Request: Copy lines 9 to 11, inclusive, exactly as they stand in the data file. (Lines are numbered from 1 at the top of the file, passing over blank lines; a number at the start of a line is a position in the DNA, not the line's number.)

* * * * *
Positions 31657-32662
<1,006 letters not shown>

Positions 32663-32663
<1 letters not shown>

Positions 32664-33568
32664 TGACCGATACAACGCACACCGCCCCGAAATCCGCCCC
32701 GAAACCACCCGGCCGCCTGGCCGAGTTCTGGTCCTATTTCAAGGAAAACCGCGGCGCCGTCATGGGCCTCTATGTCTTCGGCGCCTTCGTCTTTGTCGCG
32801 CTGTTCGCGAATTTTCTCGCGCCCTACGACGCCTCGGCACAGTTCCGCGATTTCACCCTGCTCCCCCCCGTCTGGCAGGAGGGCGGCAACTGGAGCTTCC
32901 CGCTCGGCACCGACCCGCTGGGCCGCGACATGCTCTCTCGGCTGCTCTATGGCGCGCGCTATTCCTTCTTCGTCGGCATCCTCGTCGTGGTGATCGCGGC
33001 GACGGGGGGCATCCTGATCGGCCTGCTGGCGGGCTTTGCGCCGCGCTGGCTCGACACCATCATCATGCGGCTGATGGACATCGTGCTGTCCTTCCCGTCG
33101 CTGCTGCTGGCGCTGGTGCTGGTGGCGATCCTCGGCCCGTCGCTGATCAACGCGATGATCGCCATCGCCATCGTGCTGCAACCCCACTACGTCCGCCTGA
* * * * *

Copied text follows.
32901 CGCTCGGCACCGACCCGCTGGGCCGCGACATGCTCTCTCGGCTGCTCTATGGCGCGCGCTATTCCTTCTTCGTCGGCATCCTCGTCGTGGTGATCGCGGC
33001 GACGGGGGGCATCCTGATCGGCCTGCTGGCGGGCTTTGCGCCGCGCTGGCTCGACACCATCATCATGCGGCTGATGGACATCGTGCTGTCCTTCCCGTCG
33101 CTGCTGCTGGCGCTGGTGCTGGTGGCGATCCTCGGCCCGTCGCTGATCAACGCGATGATCGCCATCGCCATCGTGCTGCAACCCCACTACGTCCGCCTGA